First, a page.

The L-shaped island within this design in LochAnna Kitchen’s showroom features integrated bench seating to create a functional and comfortable dining area

Simon Taylor, MD of Simon Taylor Furniture, says he has designed and installed numerous kitchens with banquettes attached to an island in a variety of layouts. “It means you have a dining and entertaining space right at the heart of the kitchen, making it more sociable, whilst using less space taken by a separate dining table and chairs. We also tend to include drawers beneath the banquette for extra storage.”

This bespoke Shaker kitchen by Simon Taylor Furniture includes a U-shaped island with a central banquette upholstered in grey velvet. Four additional chairs provide space for a total of six diners to sit comfortably around the industrial-style table

Sheraton Interiors’ Mark Hassett says U-shaped and L-shaped banquettes are popular thanks to their space efficiency. However, curved designs are increasingly winning over consumers too. “We tend to design a curved element to the kitchen island as it helps to provide a more informal seating area,” says Richard Davenport, MD at Davonport. “Curves are also big business in kitchen design and provide an unexpected visual element to a kitchen.”

Bespoke, curved banquette seating maximises the use of space in this Shaker kitchen featuring Tom Howley’s Hartford collection in Azurite blue

Curved designs are also n demand with Tom Howley customers. “Banquette seating in a curved shape will increase the amount of seating available and will also create a more ‘conversational’ shape as people are directed towards each other,” says Sophie Hartley, sales designer at Tom Howley’s Tunbridge Wells showroom.

The multifunctional island in this kitchen, which was created in collaboration with Design Interiors and features Davonport’s Gillingham range, provides a variety of seating options, including curved banquette seating clad in velvet

And are kitchen island banquettes starting to replace informal breakfast-bar style seating? Richard Davonport believes so. “We are seeing it start to replace breakfast areas as it is a more comfortable option, and as always, new trends come and old trends go.”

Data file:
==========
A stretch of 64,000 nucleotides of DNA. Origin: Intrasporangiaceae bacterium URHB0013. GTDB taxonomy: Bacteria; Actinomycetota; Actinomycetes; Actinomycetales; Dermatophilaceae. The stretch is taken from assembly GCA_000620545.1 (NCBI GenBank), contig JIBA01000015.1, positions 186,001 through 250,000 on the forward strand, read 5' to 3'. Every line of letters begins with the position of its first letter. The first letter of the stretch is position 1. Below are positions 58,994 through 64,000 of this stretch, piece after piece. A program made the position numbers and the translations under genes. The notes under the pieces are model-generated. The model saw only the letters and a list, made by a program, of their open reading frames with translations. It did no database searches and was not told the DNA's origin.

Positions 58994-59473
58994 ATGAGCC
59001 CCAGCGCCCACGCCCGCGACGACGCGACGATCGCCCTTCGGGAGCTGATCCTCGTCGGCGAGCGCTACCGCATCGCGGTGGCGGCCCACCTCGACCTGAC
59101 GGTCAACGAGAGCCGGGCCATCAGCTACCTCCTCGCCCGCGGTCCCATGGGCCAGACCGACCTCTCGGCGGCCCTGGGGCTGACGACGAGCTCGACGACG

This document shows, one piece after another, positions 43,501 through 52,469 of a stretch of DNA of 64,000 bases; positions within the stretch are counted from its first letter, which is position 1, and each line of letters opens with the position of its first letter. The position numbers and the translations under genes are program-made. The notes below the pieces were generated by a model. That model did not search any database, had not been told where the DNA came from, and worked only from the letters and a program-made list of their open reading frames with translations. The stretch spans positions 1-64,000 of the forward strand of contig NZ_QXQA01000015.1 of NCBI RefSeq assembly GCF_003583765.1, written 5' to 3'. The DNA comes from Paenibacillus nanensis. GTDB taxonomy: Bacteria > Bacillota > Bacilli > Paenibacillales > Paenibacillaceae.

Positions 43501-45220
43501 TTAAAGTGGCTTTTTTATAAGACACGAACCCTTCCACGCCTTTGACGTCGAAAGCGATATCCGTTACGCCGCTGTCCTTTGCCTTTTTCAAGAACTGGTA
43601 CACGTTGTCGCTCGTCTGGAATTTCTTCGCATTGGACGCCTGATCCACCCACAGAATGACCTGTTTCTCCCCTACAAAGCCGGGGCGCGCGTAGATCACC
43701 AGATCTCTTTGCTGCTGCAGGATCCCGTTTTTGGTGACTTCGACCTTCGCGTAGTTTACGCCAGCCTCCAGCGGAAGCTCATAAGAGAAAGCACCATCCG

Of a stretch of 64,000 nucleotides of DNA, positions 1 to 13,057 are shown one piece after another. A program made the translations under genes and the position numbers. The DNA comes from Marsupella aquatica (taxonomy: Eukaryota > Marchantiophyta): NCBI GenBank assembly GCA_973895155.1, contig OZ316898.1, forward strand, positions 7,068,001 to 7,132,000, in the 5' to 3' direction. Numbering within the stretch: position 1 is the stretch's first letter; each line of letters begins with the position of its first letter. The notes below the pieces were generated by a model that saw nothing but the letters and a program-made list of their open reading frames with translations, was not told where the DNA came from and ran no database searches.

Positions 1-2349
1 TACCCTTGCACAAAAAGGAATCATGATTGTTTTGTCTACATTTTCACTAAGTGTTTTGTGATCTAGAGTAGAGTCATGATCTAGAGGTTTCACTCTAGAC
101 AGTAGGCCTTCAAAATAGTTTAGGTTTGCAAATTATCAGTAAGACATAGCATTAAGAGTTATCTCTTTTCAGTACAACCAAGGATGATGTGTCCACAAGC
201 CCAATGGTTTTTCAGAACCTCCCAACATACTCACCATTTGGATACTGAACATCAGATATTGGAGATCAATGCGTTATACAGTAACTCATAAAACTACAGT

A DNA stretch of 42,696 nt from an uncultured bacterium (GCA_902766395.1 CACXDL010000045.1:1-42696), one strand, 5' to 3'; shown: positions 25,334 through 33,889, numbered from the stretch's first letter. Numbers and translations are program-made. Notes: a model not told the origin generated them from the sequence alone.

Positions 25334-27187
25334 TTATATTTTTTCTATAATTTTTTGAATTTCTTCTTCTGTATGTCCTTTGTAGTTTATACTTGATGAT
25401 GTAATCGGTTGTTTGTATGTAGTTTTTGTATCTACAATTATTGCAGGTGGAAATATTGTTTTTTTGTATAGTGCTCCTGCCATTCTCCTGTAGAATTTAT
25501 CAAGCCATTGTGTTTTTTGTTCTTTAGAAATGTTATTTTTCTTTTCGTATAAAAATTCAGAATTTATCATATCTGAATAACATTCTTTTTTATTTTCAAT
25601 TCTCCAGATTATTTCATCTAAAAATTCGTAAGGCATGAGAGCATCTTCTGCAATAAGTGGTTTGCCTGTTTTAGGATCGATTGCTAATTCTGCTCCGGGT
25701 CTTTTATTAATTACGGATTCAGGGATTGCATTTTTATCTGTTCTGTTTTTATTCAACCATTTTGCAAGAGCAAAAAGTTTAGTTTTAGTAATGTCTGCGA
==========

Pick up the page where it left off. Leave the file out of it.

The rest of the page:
Tom Howley, creative design director at Tom Howley isn’t so sure. “We’ve seen it introduced as an addition to bar seating. This creates both formal and informal dining options with bar seating for breakfast, eating on the go or drinks and a dining table with banquette seating for family meals and entertaining - the best of both worlds.”

Featuring a narrow Shaker design, the handleless, open-plan Crathorne kitchen from PWS’s Second Nature Collection is seen here in Dust Grey and Hartforth Blue. This sociable space includes banquette seating integrated into the peninsula to create a spacious dining area

Humphrey Munson’s Peter Humphrey agrees. “Many clients will still opt for informal counter stools as these can coexist harmoniously with banquette seating, serving different purposes within the kitchen space. We don’t perceive banquette seating as a passion trend. Rather it’s a timeless choice that resonates with those who seek a more intimate ambiance for their dining experiences.”

The bench seating, which is upholstered in vibrant green velvet fabric, follows the contours of the L-shaped island to take centre stage in this Martin Moore kitchen featuring the New Deco collection painted in Grey Moonstone. For added flexibility, the dining table and chairs can be removed as required

Tags: kitchens, features, integrated seating, banquettes, second nature